“The user interface is very impressive as it realizes your search term is related to a particular state. The behavior of the search result is very smart.”

xiv. The New York Times, United States of Subsidies

“The story is surprisingly deep considering the overview; specific industries and the debt table below gets you into a whole other level.”

Features [Coverage]

xv. The Boston Globe, 68 blocks: Life, Death, Hope

“[In a] neighborhood that would be easy for the city to ignore, something like this is a powerful and important thing for a news organization to be doing. There’s a lesson in this story to be learned.”

Use of multimedia

xvi. USA Today, Ghost Factories: Smelting and Lead Contamination

“If you keep drilling down into the story, it’s impossible to find the limits to the depth of the reporting. The presentation is so smart; it begs you to engage with it.”

xvii. The New York Times, Video of First Debate Between Obama and Romney

“With the video and the transcript view together, you can fly into every word and every sentence, providing a completely different experience. It was not just a recap of what was said, it provides a dashboard view. You can navigate the video through text, the transcript, the highlights and it also provides fact-checking.”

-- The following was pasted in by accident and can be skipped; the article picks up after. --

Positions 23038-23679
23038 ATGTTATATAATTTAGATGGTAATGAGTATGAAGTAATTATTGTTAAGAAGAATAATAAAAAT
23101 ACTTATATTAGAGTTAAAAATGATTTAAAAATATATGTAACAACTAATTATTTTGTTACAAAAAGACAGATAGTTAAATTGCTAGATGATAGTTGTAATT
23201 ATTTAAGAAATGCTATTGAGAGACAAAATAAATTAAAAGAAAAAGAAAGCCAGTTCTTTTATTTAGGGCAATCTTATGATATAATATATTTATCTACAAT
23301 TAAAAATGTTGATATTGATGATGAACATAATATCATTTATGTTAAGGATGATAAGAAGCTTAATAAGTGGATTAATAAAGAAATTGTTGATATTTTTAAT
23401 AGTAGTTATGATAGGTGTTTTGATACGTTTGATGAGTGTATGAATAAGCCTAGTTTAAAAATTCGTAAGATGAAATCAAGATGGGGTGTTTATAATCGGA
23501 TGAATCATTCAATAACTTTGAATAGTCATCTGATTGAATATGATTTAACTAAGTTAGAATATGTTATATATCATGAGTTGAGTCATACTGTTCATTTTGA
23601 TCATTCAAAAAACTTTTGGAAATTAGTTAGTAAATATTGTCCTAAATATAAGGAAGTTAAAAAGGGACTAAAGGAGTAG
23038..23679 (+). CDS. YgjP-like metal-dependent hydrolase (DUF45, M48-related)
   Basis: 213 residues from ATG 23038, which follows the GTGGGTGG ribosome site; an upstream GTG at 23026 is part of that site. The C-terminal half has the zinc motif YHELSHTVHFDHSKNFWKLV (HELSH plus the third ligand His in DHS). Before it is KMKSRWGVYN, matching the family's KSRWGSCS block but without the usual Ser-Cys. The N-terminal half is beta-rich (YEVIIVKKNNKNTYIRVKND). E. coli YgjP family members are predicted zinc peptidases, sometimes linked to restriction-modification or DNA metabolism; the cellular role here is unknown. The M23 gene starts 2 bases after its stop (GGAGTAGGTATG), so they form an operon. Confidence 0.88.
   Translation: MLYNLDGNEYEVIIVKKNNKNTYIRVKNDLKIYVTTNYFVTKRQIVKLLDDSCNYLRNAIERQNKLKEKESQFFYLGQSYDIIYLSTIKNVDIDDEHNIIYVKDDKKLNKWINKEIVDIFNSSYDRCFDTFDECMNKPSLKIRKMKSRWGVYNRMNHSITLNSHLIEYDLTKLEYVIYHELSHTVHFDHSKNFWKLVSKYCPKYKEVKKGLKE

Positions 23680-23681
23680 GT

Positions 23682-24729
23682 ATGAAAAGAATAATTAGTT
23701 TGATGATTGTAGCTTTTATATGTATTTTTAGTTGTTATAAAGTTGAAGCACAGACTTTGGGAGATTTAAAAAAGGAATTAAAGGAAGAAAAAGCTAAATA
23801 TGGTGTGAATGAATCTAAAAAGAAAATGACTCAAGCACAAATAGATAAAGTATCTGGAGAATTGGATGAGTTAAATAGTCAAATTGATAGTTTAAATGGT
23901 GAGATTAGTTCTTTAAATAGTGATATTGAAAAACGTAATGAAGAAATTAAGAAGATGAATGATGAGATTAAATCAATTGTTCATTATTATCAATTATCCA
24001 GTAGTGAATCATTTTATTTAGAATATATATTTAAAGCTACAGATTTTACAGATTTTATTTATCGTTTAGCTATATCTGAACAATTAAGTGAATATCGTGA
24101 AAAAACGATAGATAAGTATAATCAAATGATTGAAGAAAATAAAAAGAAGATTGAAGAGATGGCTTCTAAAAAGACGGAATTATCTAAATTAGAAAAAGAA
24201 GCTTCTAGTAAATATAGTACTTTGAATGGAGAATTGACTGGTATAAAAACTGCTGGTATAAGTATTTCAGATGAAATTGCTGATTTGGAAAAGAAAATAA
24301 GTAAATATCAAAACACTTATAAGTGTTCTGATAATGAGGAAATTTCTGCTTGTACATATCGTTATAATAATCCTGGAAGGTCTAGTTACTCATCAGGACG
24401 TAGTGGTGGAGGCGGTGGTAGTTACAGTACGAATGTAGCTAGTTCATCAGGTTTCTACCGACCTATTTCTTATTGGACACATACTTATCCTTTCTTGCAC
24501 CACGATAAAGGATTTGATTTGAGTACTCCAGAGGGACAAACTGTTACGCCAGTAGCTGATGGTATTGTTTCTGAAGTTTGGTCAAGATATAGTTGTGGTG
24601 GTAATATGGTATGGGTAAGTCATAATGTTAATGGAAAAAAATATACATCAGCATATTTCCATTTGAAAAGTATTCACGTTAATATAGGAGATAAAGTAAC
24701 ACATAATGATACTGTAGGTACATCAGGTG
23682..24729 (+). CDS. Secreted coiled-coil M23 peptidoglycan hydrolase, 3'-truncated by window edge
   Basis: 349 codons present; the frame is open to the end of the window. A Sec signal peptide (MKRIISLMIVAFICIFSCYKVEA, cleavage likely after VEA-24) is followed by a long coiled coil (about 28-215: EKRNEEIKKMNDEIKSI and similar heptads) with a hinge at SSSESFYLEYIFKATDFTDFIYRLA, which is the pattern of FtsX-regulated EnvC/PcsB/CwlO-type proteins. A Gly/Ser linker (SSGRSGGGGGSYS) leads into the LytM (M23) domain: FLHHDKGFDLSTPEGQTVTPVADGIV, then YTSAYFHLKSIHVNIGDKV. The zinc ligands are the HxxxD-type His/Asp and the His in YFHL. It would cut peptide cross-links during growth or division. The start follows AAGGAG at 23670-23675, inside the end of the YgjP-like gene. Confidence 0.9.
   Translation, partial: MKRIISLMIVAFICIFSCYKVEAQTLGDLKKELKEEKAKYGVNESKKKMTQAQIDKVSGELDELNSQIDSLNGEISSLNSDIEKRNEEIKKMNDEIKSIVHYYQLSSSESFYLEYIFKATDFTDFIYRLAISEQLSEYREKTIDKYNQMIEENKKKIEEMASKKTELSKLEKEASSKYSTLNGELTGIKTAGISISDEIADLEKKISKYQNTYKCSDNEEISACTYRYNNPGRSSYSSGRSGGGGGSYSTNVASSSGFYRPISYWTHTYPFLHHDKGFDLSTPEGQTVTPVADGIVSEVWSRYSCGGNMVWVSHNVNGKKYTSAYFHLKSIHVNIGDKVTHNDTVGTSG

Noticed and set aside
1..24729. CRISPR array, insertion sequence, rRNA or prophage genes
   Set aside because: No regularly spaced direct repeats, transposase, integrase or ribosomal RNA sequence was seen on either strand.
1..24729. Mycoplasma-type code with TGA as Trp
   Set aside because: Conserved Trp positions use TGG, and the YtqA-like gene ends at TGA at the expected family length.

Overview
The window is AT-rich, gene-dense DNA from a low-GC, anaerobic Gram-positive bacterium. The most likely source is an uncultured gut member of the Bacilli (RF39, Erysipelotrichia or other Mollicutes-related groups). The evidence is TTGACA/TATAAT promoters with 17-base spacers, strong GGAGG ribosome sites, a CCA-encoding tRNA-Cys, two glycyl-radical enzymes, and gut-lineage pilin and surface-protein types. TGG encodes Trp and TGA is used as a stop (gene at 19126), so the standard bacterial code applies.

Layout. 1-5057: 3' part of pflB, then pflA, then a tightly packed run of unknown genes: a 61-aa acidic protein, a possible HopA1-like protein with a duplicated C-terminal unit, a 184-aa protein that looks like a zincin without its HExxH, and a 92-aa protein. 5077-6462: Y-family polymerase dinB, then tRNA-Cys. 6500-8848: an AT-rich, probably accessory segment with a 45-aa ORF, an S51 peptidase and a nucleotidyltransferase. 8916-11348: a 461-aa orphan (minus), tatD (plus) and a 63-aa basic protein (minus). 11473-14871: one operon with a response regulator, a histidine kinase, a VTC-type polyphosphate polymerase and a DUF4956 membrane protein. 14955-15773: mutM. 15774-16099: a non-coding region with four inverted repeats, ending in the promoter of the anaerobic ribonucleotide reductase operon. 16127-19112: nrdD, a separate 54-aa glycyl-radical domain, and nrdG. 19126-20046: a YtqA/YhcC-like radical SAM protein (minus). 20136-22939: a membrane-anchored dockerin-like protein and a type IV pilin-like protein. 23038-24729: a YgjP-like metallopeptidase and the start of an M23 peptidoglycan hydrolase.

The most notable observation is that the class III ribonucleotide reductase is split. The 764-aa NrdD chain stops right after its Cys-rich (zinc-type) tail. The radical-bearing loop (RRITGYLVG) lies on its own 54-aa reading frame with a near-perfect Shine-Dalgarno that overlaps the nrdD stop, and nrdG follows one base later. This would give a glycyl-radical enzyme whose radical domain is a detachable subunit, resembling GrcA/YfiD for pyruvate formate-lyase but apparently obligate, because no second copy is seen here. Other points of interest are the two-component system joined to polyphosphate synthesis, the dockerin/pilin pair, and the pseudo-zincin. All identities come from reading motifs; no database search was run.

Special events

xviii. The New York Times, Olympic Graphics Portfolio

“This is what a portfolio should be. There is a nice overall feel to it; good progression, with a good set Olympics template.”

Portfolios [Organization]

xix. The New York Times, New York Times Graphics Portfolio

“They took it to another level in terms of explanation and context in formats we have never seen before. This is a very strong portfolio. It’s a great barometer for the NYT graphics department.”


ProPublica, for creating StateFace


StateFace is a simple but ground-breaking design tool — a typeface of U.S. state shapes. The creativity and utility of leveraging a typeface to provide lightweight map shapes filled an obvious need and became quickly ubiquitous. We felt compelled to recognize StateFace after seeing its usage in so many election packages. Libraries and APIs don’t exist as distinct categories in this competition but perhaps should. We want to applaud and champion efforts to build tools that facilitate more effective, beautiful and faster design.


Stephen Beard, The Indianapolis Star
Alex Bordens, Chicago Tribune
Kyle Ellis, CNN Digital
Tyson Evans, The New York Times
David Kordalski, The Plain Dealer
Joey Marburger, The Washington Post
Meg Martin, American Public Media
Megan McNames, Ball State University
Antonio Pasagali, Prodigioso Volcán (Madrid)
Lauren Rabaino, The Seattle Times
Andrei Scheinkman, The Huffington Post
Ryan Sparrow, Ball State University
David Stanton, Smart Media Creative
Julia Thompson, Des Moines Register
Ying Wu, University of Missouri
Kaitlin Yarnall, National Geographic Magazine

Jeremy Gilbert, Northwestern University
Ryan Sparrow, Ball State University

Judging was held in February 2013 at Ball State University in Muncie, Indiana.